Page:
Poor Juliet struggles as she wrestles with the fact that her new-found love is for a hated Montague. Romeo listens as she says her famous line “‘Tis but thy name that is my enemy; Thou art thyself, though not a Montague. What’s Montague? it is nor hand, nor foot, Nor arm, nor face, nor any other part Belonging to a man. O, be some other name!
What’s in a name? that which we call a rose By any other name would smell as sweet…”
Would it? Would a rose smell just as sweet with another name? Or does the name “rose” somehow capture and convey something essential to the nature of that flower? What is in a name after all.
Johnny Cash had a famous song about a Boy named Sue. That didn’t turn out so well for the young man. New moms and dads think hard about what they will name their new baby. We humans name buildings. We name roads. We name towns and even stars. Why are we so intent on “naming” people and things?
In our Scripture Lesson today, we continue exploring the fundamental and foundational “why” of we human creatures. And our Lesson gives us a hint as to why we name things.
Look at Genesis 2:4-19 and especially the last two verses: “Then the Lord God said, “It is not good that the man should be alone; I will make him a helper fit for him.” So out of the ground the Lord God formed every beast of the field and every bird of the air, and brought them to the man to see what he would call them; and whatever the man called every living creature, that was its name.”
The very fact that the first job God gave our father Adam in the Garden was to name animals is really a powerful insight into our “why.” We humans were made to understand, grasp, and them proclaim the essence of creation. We were made to participate in God’s creative work and to be so like Him we are able to see what something, or even someone, should be called.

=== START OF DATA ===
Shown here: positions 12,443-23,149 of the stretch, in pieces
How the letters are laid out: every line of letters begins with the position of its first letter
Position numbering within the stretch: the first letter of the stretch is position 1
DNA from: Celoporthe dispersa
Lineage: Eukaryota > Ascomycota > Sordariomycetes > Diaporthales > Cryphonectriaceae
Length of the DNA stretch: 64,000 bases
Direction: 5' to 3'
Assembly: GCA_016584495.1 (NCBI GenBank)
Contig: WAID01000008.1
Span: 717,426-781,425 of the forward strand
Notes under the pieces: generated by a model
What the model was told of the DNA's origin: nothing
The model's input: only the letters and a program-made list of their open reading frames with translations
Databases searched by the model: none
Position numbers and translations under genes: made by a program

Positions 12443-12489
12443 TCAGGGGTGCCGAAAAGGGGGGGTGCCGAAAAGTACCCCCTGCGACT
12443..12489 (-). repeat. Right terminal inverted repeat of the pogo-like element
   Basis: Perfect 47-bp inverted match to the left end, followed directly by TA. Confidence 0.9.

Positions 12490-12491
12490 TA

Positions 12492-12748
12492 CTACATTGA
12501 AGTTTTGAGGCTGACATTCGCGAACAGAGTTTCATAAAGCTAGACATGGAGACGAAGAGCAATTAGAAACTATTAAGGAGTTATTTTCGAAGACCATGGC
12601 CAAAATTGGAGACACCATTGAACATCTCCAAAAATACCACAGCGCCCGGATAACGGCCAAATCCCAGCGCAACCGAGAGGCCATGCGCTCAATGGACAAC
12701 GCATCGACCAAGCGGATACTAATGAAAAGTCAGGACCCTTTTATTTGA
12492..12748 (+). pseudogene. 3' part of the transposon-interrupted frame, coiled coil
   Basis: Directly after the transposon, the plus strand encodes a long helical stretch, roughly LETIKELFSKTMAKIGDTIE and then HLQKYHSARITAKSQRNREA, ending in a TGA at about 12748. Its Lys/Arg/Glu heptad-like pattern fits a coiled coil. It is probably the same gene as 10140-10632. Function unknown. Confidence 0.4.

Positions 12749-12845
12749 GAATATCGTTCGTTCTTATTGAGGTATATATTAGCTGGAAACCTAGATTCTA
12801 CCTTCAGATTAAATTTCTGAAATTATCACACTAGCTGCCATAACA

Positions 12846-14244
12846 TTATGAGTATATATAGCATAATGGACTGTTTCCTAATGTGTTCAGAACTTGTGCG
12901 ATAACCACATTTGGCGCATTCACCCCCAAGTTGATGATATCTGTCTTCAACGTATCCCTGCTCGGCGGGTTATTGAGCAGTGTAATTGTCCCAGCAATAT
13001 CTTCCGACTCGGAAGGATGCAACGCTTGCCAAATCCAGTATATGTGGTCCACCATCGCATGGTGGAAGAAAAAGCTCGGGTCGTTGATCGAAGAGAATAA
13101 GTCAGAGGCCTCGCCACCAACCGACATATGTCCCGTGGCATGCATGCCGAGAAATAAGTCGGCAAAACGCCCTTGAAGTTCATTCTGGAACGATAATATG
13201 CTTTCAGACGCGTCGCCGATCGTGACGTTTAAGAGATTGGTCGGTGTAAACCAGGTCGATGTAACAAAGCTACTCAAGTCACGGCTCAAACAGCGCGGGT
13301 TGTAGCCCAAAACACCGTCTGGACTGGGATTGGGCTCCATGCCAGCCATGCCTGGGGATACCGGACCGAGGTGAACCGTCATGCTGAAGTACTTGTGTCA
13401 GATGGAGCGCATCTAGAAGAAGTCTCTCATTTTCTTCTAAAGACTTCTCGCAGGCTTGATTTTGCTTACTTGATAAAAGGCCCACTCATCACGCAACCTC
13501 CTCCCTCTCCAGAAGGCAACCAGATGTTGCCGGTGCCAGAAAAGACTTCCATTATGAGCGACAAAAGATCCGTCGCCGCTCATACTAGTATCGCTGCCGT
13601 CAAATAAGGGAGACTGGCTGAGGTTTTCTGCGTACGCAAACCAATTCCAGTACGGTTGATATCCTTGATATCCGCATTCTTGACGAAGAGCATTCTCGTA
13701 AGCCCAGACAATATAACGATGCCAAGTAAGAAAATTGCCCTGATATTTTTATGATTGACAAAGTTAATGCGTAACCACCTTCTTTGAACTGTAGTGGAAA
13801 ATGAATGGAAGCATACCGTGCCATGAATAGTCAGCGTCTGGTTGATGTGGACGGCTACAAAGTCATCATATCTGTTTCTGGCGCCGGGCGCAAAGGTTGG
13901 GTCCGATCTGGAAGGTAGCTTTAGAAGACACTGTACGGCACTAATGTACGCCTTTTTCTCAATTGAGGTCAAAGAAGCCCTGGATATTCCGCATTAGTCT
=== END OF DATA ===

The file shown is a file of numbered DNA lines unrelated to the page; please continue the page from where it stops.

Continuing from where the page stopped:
Do you begin to see the power in that calling? You were made to be so free, so honest, so clear and discerning that you can know the essence of what you see around you. You were created with the ability and the calling to “name” things!
Through the history of our faith there have been many moments when people have been so changed by their encounter with God that even their name was affected. Abram becomes Abraham, Cephas is now Peter, Saul is renamed Paul, and on and on. So is the stunning power of a man being transformed by their encounter with God.
But this principle is at work in every aspect of our lives even today. The proper diagnosis, the ability to see clearly what exactly is wrong with a physical body by the doctor, is essential for that doctor to know how to apply the right medicines to cure the patent. The counselor struggles with her patient to help the patient “name” and pinpoint the emotional or mental challenges gripping the struggling person. Even our spiritual fathers in confession work with us to see beyond the symptoms of certain behaviors and mistakes to “name” the root cause of our spiritual illness. Our ability to “name” is part and parcel of our “why.” And the marring of our ability and calling to name by the delusion of sin is a great barrier to our own spiritual health.
Today, it is time for you to embrace the spiritual disciplines of Great Lent as the primary “medicine” to help you recapture and renew your calling to “name” that which troubles your life. You are called to clarity, peace, insight, and a life of discernment. You are meant to know yourself so well that you mature in your relationship with God and others AND you increasingly avoid the pitfalls of life that cloud your ability and calling to “name” yourself. What’s in a name? Potentially, everything. So, who are you? What’s your “name?”